Computer Memory Claims are Held as Patent Eligible Subject Matter in the US (Yes, Really!)

by Joshua B. Goldberg, Nath, Goldberg & Meyer, U.S.A.

The US Court of Appeals for the Federal Circuit (CAFC) recently overruled a District Court judgment that certain claims directed to a “computer memory system” improperly encompass an abstract idea, and this should be subject matter ineligible. In reaching the opposite conclusion, the CAFC concluded the claims at issue were directed to “a technological improvement: an enhanced computer memory system.” While not dispositive, it is nice to see at least one CAFC panel find patent eligibility for a high-tech invention. See Visual Memory LLC v. NVIDIA Corporation, (Fed. Cir. 2017).

On August 15, 2017, a three-judge panel at the CAFC overturned a district court judgment of patent ineligible subject matter, for claims relating to “an abstract idea”. In this case, claim 1 of US Patent No. 5953740 at issue and obtained by Visual Memory was directed to a “computer memory system” including a “main memory” and a “cache” both connected to a bus that can then be connected to a processor. The key feature of the claim is that the cache’s operation is programmable. This can be seen from the claim language requiring “a programmable operational characteristic of said system determines a type of data stored by said cache.”

Initially, Visual Memory sued NVIDIA for patent infringement in the District Court of Delaware. The district court dismissed this suit, agreeing with NVIDIA’s motion that Visual Memory had “failed to state a claim upon which relief could be granted. In reaching this decision, the district court ruled that the patent was directed to the “abstract idea of categorical data storage” – something humans have allegedly been doing for many years. The CAFC applied the Supreme Court’s two-part test from Alice Corp. Pty. Ltd. v. CLS Bank International to determine patent eligible subject matter here. Using this two-part test, one must first determine whether the claim at hand is directed to a judicially-excluded law of nature, a natural phenomenon, or an abstract idea. If so, then one must further determine whether any element or combination of elements in the claim is sufficient to ensure that the claim amounts to significantly more than the judicial exclusion.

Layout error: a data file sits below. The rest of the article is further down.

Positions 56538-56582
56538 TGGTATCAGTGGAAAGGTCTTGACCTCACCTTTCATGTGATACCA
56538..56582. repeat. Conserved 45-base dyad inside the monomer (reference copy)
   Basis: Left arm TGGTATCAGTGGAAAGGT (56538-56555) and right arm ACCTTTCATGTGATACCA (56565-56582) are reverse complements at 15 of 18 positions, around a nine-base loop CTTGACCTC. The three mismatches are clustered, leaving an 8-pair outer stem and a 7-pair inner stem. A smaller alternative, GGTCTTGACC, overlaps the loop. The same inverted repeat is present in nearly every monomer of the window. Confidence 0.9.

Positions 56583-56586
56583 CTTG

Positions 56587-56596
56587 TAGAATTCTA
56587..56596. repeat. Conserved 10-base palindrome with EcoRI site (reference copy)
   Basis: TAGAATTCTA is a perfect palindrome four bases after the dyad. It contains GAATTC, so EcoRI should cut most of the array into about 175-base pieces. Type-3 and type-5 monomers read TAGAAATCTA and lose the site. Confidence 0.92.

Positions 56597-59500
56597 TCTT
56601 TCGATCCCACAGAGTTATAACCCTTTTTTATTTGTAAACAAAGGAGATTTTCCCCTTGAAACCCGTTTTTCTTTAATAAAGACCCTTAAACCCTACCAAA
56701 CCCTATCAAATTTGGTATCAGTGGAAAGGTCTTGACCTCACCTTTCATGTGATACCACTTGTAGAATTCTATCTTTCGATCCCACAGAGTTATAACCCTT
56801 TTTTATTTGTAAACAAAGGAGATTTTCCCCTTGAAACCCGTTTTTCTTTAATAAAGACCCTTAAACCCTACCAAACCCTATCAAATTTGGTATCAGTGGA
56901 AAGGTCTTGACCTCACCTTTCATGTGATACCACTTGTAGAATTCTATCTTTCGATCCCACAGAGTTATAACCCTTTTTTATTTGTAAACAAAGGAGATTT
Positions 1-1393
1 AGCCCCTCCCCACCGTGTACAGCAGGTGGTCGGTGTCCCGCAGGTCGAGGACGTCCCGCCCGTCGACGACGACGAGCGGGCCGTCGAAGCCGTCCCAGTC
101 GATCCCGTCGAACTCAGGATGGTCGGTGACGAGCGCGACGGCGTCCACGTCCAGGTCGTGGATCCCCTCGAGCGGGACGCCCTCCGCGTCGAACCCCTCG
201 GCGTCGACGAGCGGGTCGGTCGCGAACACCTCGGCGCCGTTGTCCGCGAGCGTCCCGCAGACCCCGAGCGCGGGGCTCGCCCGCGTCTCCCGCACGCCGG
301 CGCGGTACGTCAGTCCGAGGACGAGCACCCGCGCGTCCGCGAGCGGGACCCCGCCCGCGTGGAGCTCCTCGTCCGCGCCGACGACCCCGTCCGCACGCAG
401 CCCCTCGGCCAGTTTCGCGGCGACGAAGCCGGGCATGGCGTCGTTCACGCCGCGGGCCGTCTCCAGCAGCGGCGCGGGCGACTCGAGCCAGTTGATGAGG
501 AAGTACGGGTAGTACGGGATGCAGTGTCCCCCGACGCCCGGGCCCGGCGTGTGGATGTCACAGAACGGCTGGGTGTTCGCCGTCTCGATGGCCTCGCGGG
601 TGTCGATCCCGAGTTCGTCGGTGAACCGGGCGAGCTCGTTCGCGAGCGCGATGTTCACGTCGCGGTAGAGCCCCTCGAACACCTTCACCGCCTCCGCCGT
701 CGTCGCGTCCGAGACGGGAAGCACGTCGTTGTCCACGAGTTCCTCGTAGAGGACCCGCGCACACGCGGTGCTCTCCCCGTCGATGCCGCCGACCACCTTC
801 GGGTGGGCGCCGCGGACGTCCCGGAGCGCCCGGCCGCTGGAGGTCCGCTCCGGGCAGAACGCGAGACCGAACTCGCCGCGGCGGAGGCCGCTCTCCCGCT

Step 2 of the Supreme Court’s test was at particular issue here, as the district court found that the cache, bus, and processor were all conventional and the claimed “programmable operational characteristic” was merely a vaguely described “generic computer element[s]”. On appeal, the CAFC disagreed, finding that the claims at issue were not abstract.

In reviewing the district court’s decision, the CAFC panel looked to the patent specification to find any technological improvements associated with the invention. The CAFC concluded that the patent specification disclosed a clear technological improvement over the art, namely “an enhanced computer memory system”, based at least in part on the specification’s disclosure of multiple benefits derived from this enhanced memory system. This conclusion was supplemented by the inclusion in the specification of an appendix of 200+ pages of computer code for actually implementing the process. Further, the CAFC made a very clear distinction between patent eligible subject matter and enablement, which had never been previously raised as an issue.

The message here seems to be that, under current US jurisprudence, relatively brief, high-level claims may be patent-eligible based on the technical improvements attributed to these claims by their accompanying specification. This is an important lesson for all application drafters to keep in mind.